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Wednesday, July 09, 2014
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Published: Monday, 1/7/2013

EDITORIAL

The EPA and the Midwest

Jackson Jackson
AP Enlarge

Departing U.S. Environmental Protection Agency head Lisa Jackson did well by the Great Lakes region, especially with the tighter emissions rules she imposed on coal-fired power plants in Ohio.

But her successor will need to move Congress closer to meaningful legislation on climate change, maintain or improve funding for Great Lakes restoration, and rebuild the program that funds much of the nation’s sewerage work.

Ms. Jackson, the first African American to lead the EPA, helped secure landmark fuel-efficiency standards for automobiles. She infused new life in the agency after eight years of foot-dragging and rollbacks by former President George W. Bush’s administration.

Although the Obama Administration backed off its push for climate legislation after the 2010 election, Ms. Jackson directed EPA initiatives that are reducing the most prevalent greenhouse gas, carbon dioxide, as well as one of the worst neurotoxins, mercury. The Great Lakes region is especially susceptible to climate change, and is particularly affected by mercury because of how that airborne pollutant multiplies in potency as it settles in fresh water.

Ohio’s heavy reliance on coal-fired power makes it one of the nation’s leading producers of greenhouse gases. The EPA mandates show how controls can be tightened without wrecking the region’s economy.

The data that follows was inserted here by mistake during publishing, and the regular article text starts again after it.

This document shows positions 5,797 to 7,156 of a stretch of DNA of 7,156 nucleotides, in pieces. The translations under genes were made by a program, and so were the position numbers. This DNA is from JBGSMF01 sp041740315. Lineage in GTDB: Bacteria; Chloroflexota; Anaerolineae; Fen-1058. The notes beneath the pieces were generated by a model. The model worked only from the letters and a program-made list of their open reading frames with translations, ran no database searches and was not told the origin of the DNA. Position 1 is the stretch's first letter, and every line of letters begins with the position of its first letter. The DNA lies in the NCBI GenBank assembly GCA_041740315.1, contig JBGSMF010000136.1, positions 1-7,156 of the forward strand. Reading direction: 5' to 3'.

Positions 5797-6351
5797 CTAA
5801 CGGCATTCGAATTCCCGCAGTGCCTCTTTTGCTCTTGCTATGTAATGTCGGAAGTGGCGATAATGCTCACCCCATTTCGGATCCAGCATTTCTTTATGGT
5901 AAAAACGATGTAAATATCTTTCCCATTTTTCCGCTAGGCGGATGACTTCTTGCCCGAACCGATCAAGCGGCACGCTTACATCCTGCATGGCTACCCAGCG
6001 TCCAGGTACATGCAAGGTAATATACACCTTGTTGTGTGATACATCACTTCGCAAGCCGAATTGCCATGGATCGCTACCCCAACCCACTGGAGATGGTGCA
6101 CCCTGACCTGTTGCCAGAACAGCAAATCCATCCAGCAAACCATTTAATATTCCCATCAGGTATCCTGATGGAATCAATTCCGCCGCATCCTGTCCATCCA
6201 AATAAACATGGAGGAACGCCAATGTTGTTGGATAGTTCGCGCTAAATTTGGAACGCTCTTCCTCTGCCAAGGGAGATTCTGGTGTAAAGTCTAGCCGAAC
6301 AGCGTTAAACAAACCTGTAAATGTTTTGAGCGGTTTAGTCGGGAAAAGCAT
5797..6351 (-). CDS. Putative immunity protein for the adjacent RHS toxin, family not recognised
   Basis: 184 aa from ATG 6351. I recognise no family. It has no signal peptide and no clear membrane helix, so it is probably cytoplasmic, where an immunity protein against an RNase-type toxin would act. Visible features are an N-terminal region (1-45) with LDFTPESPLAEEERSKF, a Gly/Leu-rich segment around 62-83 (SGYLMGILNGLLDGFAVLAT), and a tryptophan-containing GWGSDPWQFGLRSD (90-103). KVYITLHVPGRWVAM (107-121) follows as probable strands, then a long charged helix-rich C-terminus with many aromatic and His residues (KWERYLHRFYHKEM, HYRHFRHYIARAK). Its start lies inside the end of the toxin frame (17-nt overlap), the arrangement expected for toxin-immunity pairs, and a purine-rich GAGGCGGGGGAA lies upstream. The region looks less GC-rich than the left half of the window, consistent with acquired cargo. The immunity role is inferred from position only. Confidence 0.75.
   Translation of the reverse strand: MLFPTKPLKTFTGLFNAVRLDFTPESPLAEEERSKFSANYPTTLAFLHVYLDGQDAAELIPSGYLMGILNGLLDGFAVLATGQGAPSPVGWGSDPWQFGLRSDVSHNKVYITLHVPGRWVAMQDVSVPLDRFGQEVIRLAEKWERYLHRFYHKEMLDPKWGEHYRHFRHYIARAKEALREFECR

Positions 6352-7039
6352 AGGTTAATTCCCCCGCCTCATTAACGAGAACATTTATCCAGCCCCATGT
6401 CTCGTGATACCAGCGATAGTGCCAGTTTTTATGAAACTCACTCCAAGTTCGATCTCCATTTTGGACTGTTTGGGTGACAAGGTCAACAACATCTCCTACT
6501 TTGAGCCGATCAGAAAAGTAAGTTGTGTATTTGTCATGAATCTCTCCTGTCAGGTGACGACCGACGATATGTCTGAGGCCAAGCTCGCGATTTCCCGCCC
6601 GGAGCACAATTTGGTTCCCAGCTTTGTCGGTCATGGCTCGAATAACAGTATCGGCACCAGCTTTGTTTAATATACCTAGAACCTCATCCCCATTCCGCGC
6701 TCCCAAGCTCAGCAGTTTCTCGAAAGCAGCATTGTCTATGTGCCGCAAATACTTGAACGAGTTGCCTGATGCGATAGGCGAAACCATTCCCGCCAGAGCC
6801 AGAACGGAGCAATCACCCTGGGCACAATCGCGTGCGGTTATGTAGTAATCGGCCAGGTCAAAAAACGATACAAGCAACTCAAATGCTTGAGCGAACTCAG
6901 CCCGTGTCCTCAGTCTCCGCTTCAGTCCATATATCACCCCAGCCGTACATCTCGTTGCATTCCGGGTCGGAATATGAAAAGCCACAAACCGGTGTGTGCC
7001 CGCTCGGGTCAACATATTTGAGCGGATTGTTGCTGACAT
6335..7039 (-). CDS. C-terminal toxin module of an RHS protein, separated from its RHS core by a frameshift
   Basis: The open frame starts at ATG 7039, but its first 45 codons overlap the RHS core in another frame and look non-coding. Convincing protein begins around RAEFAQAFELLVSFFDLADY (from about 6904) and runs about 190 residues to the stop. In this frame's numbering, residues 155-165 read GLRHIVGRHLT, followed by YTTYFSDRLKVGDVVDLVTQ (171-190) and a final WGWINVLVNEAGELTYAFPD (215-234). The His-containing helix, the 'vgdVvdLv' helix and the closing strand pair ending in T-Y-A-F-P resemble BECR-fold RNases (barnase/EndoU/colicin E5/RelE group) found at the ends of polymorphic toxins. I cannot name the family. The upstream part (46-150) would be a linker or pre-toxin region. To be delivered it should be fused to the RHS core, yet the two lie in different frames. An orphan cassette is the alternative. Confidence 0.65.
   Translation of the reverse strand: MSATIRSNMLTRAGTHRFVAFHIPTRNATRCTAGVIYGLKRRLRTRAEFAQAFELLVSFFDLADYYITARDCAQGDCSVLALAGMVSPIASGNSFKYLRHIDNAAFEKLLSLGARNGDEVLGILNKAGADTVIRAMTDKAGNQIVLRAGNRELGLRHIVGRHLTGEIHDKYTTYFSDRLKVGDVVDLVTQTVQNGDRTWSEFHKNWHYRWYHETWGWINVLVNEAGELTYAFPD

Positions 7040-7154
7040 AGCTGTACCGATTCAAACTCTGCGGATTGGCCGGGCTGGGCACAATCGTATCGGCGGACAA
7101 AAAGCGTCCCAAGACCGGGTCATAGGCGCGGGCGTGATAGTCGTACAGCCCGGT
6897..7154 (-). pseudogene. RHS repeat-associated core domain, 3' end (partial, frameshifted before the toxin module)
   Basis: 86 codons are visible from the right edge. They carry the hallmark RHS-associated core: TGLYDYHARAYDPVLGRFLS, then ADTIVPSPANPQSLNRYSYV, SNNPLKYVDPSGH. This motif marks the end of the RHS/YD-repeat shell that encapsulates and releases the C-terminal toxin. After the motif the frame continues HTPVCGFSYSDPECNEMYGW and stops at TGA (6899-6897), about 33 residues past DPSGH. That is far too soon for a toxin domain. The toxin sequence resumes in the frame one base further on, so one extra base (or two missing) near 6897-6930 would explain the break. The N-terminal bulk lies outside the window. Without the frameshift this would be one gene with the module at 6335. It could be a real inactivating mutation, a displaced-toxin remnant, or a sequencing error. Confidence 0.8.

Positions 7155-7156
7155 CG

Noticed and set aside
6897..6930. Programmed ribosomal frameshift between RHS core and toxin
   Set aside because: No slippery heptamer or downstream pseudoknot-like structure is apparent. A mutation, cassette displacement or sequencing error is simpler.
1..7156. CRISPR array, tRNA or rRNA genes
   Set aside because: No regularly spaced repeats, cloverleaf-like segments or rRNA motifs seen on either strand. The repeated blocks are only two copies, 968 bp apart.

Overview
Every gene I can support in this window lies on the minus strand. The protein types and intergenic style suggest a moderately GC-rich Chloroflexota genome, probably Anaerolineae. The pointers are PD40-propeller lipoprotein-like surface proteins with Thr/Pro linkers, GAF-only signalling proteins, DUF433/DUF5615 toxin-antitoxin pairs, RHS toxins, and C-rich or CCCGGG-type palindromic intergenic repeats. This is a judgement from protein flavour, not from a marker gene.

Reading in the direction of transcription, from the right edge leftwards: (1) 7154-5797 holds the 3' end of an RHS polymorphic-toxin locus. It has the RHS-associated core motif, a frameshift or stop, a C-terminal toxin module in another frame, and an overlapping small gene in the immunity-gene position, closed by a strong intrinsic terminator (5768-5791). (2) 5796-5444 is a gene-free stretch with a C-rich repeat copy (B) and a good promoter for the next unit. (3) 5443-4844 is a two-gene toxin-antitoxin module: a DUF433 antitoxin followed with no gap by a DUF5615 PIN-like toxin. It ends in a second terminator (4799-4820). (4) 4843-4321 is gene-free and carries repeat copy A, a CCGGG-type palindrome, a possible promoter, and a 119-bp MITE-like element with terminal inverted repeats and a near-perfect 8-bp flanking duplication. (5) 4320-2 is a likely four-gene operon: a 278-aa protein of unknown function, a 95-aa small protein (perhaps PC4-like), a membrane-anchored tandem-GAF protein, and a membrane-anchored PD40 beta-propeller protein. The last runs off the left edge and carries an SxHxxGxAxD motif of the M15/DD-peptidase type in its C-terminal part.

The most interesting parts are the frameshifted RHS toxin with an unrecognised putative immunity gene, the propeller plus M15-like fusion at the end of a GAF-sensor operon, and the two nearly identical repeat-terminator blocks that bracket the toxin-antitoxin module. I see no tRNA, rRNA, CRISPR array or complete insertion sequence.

The new standards also have enhanced markets for natural gas and cleaner alternative energy. Coal’s percentage of the nation’s electricity production is its lowest since 1949.

President Obama’s Great Lakes Restoration Initiative, run by the EPA, has begun to clean up contaminated sediments that have impaired water quality. The next EPA director should push to maintain funding for the initiative at least at the $300 million level of the past few years. Such funding must increase if Mr. Obama is to redeem his 2008 campaign pledge of $5 billion in new money for that work before he leaves office.

Regrettably, the administration has cut financial support of the Clean Water State Revolving Fund, which pays for sewerage projects. That work is vital to protecting water quality and reducing toxic algae blooms. Toledo is one of many cities that rely on the fund.

This is an important time for the Great Lakes region, as it moves toward a cleaner economy. Ms. Jackson could have been more effective if Mr. Obama had allowed her proposed new standard for smog-forming ozone to stand in 2011.

Anticipating a backlash from conservatives, the President withdrew the standard until after the election. He now needs to name a successor who will pick up where Ms. Jackson left off.



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